How to Repair a Mailbox

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Everyday when you walk out to your mailbox to pick up your mail the door is standing wide open. Every person who drives by can see the mail in there. You have heard about mail fraud and identity theft. What if passersby decided to look for checks, credit cards or credit card offers in your mailbox? If they decided to take them and use them, would you be liable? Then, yesterday it rained before you picked up the mail. Your paycheck and your favorite magazine got completely soaked. You are going to have to repair that mailbox or buy a new one. How do you repair a mailbox though?

Things You'll Need

  • A rubber mallet or a hammer
  • Some screws
  • Some nails
  • A screwdriver
  • A hinge about 10 inches long
  • Two one-inch hinges
  • Determine what is preventing the mailbox door from closing properly. Is the hinge broken? is the door or the box bent? Is something else preventing it from staying closed?

  • If the door or the box is bent, try gently tapping the metal back into place with a rubber mallet. If you do not have a rubber mallet, then use a hammer but cover the end with a piece of cloth. You can use a rubber band to hold the piece of cloth onto the hammerhead.

  • The door of the mailbox needs to stay shut after being tapped shut one time. If you must lift on the door, wiggle the handle, or whack it shut, then it isn’t going to work. This is because rural mail carriers typically need to deliver to over 400 mailboxes in less than four hours. Therefore, they cannot jiggle and wiggle every mailbox or they would never make the truck that takes away the outgoing mail. If your mailbox doesn’t close this easily, you may need to replace the hinges, the door or the entire mailbox.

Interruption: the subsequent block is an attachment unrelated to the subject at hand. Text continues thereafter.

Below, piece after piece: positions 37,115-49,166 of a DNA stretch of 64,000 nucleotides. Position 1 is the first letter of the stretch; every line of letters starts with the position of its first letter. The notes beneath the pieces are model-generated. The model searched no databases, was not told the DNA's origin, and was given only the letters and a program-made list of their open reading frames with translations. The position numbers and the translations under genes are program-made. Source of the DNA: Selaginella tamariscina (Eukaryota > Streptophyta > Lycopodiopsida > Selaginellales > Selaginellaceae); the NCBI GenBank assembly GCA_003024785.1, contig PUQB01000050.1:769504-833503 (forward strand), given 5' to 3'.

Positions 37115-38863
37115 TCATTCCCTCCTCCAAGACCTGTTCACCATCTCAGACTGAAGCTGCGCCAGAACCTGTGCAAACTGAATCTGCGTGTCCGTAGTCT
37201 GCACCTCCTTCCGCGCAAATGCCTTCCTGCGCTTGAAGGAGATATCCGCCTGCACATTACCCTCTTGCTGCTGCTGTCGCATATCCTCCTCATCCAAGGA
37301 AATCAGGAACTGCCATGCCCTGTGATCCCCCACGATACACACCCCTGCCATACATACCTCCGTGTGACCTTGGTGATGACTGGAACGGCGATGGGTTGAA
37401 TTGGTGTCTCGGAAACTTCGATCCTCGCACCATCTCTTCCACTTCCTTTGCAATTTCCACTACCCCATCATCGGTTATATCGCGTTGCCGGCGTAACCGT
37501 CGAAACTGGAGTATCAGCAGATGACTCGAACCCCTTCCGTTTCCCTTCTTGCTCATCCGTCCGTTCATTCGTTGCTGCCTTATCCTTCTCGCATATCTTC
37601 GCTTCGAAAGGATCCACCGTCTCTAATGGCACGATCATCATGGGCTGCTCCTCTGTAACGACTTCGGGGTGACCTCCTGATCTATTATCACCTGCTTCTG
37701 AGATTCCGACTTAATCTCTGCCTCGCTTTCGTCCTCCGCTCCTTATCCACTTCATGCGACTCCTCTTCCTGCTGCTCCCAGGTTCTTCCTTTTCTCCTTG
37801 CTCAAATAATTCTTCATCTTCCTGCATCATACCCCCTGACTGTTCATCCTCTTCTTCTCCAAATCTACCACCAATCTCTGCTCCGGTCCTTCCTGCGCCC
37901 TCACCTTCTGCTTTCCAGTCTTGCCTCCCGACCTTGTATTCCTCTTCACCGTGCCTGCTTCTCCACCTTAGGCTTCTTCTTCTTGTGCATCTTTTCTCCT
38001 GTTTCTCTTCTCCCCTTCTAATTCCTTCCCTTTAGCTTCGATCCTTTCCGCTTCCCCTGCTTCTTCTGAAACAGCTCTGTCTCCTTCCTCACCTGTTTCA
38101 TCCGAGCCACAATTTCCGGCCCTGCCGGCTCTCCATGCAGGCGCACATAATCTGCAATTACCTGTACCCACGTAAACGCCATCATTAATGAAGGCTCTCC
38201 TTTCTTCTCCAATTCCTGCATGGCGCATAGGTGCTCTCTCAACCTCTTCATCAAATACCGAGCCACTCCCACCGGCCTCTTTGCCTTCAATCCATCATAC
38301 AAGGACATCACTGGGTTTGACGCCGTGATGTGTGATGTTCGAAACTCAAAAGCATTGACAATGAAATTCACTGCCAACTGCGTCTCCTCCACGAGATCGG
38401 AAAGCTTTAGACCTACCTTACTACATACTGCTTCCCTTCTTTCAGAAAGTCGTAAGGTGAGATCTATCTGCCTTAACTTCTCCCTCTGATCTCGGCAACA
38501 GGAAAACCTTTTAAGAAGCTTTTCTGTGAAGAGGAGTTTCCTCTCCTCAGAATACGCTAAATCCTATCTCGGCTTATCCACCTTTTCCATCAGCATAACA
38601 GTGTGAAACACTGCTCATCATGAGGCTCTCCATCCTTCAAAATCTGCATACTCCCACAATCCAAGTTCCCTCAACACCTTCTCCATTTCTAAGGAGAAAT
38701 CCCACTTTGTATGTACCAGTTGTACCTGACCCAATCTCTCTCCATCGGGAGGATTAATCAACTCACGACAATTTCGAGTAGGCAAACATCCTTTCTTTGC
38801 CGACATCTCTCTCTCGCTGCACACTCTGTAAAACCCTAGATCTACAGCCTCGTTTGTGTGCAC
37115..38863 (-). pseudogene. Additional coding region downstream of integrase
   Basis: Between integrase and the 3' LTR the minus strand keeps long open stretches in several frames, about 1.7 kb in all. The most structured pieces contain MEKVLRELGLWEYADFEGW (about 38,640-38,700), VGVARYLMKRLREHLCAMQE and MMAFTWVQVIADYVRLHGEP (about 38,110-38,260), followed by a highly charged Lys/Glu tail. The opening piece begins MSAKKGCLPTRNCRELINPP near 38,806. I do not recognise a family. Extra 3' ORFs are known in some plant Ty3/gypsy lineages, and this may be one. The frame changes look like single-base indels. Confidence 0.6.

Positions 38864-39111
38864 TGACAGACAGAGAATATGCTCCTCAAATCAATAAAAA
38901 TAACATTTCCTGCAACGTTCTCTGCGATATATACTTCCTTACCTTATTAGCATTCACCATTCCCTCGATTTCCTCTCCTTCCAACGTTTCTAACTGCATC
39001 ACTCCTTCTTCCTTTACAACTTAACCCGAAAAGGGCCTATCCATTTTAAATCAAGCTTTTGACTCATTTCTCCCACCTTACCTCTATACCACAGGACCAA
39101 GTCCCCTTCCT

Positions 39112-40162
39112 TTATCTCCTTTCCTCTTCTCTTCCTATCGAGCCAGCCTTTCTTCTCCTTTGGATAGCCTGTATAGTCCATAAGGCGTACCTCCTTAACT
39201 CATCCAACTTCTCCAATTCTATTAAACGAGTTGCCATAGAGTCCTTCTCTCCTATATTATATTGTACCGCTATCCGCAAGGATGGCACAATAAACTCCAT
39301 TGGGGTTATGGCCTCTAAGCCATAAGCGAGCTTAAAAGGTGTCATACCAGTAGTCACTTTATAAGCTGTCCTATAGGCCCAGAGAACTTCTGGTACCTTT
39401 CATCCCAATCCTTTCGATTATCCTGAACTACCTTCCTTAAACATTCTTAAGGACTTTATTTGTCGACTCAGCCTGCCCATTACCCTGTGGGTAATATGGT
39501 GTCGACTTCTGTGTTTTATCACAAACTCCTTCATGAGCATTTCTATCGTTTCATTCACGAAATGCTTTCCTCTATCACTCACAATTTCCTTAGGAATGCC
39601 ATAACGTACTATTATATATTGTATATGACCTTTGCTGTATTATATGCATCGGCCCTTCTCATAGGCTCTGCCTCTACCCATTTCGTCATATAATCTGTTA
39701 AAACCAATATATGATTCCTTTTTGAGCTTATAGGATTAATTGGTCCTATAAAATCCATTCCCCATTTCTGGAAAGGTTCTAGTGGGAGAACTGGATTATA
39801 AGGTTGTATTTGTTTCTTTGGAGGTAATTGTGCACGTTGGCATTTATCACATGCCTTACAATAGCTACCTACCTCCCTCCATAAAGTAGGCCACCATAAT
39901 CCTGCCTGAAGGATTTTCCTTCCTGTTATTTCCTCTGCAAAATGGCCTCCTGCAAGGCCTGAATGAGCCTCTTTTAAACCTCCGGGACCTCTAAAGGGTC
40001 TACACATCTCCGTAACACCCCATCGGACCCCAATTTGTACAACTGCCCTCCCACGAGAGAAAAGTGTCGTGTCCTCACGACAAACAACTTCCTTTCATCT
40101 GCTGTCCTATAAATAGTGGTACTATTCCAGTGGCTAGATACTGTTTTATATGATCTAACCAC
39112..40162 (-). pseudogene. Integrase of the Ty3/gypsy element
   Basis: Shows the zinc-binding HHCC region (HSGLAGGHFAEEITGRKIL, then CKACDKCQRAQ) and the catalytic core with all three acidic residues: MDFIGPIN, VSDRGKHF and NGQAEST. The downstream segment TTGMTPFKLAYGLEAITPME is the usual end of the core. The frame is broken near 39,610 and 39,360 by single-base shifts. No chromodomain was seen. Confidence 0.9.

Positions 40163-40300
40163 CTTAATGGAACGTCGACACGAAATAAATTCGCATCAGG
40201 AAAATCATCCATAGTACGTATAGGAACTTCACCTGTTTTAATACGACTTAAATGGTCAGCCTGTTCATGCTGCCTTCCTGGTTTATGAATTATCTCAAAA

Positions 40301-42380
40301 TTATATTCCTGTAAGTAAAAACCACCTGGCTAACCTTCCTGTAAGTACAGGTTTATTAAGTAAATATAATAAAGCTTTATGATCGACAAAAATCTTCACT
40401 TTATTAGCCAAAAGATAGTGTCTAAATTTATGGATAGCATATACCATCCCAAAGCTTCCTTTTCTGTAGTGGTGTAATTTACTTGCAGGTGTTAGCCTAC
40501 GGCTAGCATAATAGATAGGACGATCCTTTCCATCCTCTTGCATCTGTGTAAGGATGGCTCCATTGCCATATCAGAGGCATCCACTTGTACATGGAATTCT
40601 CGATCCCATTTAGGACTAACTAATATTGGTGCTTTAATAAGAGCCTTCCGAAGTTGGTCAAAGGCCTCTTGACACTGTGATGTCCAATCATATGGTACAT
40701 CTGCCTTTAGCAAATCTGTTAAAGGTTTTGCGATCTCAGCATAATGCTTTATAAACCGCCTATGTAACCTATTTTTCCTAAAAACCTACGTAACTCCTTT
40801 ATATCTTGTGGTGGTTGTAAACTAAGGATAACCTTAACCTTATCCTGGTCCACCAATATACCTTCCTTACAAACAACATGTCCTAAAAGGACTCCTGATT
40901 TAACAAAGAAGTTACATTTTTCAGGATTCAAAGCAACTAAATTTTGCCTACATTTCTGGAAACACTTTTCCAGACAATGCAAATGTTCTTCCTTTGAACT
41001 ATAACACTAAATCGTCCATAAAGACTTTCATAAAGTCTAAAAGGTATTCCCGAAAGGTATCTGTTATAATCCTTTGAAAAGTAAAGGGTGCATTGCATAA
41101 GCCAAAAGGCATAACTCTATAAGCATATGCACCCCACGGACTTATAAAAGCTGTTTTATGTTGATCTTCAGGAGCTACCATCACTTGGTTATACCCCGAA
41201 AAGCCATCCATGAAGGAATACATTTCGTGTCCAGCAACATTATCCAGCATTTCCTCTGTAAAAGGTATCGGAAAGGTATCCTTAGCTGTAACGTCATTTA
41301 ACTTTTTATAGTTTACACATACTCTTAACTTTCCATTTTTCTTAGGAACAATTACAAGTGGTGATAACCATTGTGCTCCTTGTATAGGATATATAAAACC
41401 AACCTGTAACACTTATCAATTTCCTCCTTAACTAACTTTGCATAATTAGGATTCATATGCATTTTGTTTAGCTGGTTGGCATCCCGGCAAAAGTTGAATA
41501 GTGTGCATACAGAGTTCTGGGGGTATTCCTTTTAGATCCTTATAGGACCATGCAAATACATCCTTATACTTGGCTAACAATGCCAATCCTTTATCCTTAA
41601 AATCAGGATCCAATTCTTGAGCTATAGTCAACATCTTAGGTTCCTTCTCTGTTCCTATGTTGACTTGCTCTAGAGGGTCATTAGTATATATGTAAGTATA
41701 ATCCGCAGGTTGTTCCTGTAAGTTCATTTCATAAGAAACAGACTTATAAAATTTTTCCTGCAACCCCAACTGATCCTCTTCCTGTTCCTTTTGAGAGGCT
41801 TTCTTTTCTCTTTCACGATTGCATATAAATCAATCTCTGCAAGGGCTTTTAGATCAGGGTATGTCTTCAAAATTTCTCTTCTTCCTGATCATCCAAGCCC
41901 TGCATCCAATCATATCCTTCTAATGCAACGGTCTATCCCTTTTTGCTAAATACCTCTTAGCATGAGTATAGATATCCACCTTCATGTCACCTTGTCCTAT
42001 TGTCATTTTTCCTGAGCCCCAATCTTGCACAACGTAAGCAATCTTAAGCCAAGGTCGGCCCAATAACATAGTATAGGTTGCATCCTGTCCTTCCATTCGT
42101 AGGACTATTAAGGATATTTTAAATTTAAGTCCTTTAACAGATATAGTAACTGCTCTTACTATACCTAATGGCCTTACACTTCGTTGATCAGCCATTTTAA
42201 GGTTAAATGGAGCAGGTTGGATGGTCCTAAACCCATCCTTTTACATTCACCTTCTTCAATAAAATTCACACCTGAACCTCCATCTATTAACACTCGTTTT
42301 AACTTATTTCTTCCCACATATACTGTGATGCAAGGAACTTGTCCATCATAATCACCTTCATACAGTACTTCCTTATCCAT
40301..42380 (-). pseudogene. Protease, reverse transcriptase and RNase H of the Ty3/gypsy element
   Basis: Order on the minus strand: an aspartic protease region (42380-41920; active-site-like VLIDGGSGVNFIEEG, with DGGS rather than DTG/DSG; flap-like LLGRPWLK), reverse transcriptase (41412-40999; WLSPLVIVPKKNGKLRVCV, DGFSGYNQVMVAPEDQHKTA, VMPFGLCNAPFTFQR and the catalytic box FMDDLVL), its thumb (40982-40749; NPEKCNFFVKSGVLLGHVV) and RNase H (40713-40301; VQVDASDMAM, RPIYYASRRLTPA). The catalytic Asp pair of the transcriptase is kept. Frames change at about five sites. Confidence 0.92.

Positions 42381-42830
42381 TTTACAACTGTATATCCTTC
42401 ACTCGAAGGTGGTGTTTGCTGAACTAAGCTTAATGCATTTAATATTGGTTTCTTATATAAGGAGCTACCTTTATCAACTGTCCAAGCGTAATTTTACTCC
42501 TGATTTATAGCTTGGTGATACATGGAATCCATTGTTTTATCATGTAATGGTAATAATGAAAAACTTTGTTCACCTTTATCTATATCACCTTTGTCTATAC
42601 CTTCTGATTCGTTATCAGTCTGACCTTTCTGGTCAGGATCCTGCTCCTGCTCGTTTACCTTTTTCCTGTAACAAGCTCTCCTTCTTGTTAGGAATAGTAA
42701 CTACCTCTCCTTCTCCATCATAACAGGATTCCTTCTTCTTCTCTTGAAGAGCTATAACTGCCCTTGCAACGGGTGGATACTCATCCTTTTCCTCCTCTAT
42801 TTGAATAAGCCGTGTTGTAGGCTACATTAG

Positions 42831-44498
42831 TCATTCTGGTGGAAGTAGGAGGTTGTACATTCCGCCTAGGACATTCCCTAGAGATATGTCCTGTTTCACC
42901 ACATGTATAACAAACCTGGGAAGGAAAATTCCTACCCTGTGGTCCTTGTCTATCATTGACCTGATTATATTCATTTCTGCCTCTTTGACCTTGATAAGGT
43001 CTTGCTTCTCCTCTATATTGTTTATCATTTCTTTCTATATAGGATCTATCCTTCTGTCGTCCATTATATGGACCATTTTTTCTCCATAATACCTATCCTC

• If the mail carrier, pedestrians or bicyclers are always bumping into your mailbox and denting, it try this. Remove the nails or screws that are holding your mailbox to the post. Securely attach a piece of wood the same length and width as your mailbox to the top of the post. Purchase a hinge that is the same length as your mailbox. Attach the hinge to the opposite side of the mailbox that keeps being hit and to the board under it. Now, every time someone bumps your mailbox it will tip and give way instead of becoming dented. When you come out to check the mail, just tip it back onto the board.

  • Is your mail carrier always leaving your packages out where they get wet? Try installing a larger mailbox to accommodate the packages. Better yet, have two mailboxes, a large one for parcels and a smaller one for letters.

Tips & Warnings

  • If you are installing a new mailbox post, set the post into the ground so that the bottom of the mailbox will be 42 inches from the ground.
  • Mothballs in the back of your mailbox may keep bees and wasps from nesting in it.
  • Placing a little steel wool into the holes will prevent mice from moving into your mailbox.

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